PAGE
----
One of the most influential and controversial filmmakers of our time — Quentin Tarantino — is profiled in QT: The First 8 which covers his 30-year cinematic history.
I’ll begin by saying I’m not your average Quentin Tarantino fan, and as a Black woman, I have a love/hate relationship with the filmmaker. Both race and gender aside, there’s also other issues I’ve come to learn about his auteur style that begs the question of whether he has an original creative bone in his body. When I was in film school, I wrote a paper about Tarantino because his Reservoir Dogs resonated with me, as well as the story of Tarantino himself. I, too, used to work at a video store spending my evenings and days off watching movies until there was no tomorrow.
I was that geek at the video store who knew the name of every actor in every movie and can tell you where to go find what you’re looking for even if the description of what you wanted was vague. The character Randy Meeks from Scream and I were definitely kindred spirits. I also dabbled a bit in screenwriting and admired the fact that the chamber piece flick Reservoir Dogs was written in three days. This movie has some of the best dialogue, including the compelling “Like A Virgin” speech at the opening scene. It is definitely worth your time.
I’ve gone through ebbs and flows of the social consciousness critiquing race, feminism, and art through film. And as I’ve grown older (and hopefully wiser) my relationship with Tarantino’s work is like an ex-boyfriend. I keep coming back knowing he’s no good for me, but I love the time we share together and he’s my guilty pleasure. I can’t really show him around to my friends and family and share public displays of affection for fear of ridicule — yet instead I text him in secret and we only hangout on very specific terms.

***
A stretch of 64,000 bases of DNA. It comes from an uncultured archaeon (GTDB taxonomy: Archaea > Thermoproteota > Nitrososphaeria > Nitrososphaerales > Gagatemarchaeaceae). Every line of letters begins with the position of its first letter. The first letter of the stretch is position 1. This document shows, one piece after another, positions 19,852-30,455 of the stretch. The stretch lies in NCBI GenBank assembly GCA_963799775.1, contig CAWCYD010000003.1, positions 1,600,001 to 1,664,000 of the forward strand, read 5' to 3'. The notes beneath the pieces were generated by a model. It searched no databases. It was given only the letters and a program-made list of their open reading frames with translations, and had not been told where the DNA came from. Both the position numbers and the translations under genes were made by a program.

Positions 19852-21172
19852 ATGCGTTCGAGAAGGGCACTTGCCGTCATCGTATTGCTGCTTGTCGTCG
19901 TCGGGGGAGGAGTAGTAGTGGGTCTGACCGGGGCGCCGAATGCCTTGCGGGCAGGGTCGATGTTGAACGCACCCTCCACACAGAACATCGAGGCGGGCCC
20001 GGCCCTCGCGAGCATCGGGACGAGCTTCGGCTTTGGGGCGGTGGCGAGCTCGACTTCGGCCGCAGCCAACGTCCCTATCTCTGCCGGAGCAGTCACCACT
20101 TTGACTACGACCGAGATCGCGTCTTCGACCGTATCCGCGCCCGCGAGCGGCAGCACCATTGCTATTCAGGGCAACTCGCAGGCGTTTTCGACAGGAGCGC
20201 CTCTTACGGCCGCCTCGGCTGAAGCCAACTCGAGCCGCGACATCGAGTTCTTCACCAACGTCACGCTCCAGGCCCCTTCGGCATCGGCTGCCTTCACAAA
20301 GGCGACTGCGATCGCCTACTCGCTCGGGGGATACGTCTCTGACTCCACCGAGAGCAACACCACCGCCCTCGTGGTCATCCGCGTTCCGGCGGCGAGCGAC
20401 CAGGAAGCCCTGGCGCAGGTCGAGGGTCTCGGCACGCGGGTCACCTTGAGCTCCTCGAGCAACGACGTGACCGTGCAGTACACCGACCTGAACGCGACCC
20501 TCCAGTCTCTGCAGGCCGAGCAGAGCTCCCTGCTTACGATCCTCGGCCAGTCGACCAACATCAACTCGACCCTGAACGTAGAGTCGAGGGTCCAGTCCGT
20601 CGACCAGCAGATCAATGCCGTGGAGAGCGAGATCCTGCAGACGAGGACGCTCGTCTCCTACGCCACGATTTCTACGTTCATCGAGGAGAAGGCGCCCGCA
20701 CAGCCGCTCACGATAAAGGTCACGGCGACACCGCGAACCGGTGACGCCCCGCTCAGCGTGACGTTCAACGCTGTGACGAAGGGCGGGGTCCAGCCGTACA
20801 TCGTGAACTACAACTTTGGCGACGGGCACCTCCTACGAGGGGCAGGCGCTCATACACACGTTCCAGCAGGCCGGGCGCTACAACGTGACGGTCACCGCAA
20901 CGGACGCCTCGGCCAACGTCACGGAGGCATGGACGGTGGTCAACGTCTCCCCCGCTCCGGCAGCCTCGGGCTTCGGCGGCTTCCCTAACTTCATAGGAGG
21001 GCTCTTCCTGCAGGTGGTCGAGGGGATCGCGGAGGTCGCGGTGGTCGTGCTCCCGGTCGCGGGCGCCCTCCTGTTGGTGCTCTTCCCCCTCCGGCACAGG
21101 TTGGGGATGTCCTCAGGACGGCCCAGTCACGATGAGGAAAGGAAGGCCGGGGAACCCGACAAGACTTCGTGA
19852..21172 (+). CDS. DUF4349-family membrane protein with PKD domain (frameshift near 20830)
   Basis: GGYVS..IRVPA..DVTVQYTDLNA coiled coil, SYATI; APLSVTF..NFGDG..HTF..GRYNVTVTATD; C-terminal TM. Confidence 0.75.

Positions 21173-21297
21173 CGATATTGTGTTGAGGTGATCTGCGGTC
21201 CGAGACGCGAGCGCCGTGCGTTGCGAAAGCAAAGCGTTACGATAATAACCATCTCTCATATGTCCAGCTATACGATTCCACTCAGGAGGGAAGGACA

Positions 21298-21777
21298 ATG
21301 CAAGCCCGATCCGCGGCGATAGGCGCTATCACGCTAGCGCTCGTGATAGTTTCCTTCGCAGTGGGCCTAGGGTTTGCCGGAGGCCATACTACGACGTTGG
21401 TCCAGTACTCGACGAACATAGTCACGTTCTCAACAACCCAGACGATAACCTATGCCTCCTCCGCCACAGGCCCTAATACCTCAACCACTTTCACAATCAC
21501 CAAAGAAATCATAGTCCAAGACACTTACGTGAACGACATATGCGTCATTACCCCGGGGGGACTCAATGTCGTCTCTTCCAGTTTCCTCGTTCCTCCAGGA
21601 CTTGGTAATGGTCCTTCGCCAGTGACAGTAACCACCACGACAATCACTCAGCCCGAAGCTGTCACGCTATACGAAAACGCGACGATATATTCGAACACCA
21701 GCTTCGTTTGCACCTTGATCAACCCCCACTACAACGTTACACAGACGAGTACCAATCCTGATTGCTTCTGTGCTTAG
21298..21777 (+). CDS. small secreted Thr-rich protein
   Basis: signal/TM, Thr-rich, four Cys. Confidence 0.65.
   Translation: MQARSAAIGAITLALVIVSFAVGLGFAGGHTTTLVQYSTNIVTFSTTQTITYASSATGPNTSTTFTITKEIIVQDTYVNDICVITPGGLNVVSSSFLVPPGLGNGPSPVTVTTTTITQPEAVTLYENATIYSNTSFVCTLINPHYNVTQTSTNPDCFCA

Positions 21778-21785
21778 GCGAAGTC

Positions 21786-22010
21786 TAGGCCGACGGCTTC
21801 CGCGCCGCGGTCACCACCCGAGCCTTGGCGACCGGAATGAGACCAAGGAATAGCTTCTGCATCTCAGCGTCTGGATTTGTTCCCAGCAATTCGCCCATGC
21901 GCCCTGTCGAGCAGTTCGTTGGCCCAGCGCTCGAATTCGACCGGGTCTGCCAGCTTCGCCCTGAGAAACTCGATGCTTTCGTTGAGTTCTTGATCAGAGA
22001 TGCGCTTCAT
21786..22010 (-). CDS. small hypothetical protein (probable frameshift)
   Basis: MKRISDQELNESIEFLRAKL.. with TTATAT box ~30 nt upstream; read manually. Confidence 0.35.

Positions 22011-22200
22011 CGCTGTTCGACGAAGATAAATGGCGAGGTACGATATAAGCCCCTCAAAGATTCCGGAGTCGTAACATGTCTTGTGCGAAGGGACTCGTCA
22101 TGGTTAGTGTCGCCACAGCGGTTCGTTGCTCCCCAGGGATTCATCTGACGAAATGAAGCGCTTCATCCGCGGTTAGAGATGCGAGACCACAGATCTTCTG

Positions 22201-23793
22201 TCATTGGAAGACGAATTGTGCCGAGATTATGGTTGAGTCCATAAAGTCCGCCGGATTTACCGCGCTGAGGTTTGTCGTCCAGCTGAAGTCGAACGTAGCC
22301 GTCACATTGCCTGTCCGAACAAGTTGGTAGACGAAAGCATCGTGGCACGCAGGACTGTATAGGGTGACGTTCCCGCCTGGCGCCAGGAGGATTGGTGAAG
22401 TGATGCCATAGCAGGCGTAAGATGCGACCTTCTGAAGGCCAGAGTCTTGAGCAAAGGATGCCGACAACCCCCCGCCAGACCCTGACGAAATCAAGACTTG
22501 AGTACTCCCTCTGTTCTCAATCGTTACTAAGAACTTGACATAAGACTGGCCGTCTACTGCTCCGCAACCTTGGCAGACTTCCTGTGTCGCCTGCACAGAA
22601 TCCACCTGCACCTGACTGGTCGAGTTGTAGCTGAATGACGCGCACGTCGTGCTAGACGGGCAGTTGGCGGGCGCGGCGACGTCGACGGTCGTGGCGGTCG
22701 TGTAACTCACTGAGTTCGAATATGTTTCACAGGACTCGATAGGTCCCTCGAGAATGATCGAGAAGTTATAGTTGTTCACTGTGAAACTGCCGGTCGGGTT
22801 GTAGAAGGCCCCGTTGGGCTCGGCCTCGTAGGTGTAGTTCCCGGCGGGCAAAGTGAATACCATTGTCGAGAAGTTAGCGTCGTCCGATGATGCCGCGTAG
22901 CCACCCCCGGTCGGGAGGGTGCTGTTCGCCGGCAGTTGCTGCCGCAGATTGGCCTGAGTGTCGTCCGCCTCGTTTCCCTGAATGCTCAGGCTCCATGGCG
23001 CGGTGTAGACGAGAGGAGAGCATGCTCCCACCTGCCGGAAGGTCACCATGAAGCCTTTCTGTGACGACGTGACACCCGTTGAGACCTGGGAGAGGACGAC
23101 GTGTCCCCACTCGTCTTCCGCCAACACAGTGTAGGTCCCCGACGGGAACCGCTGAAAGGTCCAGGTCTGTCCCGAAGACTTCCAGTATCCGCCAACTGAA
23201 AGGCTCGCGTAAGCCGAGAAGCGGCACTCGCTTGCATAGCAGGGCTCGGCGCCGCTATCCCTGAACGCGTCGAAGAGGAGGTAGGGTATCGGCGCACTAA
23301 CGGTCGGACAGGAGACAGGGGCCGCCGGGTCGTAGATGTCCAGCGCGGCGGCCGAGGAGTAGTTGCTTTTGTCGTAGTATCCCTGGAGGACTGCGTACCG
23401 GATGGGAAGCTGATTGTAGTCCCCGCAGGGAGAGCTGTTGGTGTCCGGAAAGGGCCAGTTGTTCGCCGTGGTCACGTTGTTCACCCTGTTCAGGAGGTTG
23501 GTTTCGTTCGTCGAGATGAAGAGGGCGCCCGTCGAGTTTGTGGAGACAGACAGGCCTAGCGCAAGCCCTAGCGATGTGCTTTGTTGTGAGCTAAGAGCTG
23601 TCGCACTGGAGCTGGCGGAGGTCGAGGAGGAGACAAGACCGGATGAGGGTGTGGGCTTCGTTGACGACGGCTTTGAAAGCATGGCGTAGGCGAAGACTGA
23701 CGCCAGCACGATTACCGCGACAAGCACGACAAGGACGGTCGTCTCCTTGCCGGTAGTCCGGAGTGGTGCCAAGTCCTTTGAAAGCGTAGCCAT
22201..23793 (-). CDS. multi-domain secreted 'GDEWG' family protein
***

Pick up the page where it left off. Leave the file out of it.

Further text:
Here’s the thing. Tarantino’s movies will be indelibly printed in our collective minds and his impact on pop culture cinema is nothing to be ignored. He has his share of fans and his share of haters and perhaps that’s why he’s such an enigmatic figure. However, as a fan and sometimes former fan, I see why I’ve loved and also disliked who and what he represents.
Let’s start with the problems and then we will buff around the jagged edges with positive stuff later. Before I dive into the review of QT8: The First Eight, I first want to establish that this documentary serves as a love letter to the filmmaker from his devoted colleagues, friends, and partners — it does fawn over Tarantino a bit. This, of course, is completely understandable given that many of the subjects in this film, like Tim Roth, Richard Gladstein, and Michael Madsen, have worked with him for nearly 30 years. A slightly less subjective view of the man would have created a more thoughtful study and analysis of this deeply complex filmmaker.
Tarantino’s problems began with Spike Lee’s critique of his overzealous use of the N-word. Then there’s the copying (or inspiration) Tarantino derives from other films. Nearly all of his films have similar plots, cinematic shots, or character arcs from movies that have impacted him over the years. In a 1994 interview with Empire magazine, Tarantino said, “I steal from every single movie ever made.”
There’s also the issue of his use of putting women actors in dangerous situations, such as using Uma Thurman as a stunt driver in Kill Bill Vol 2. That resulted in a permanent neck injury. Or Quentin Tarantino himself nearly squeezing the life out of Diane Kruger in Inglorious Basterds. And let’s not forget his 25-year relationship with a sexual predator.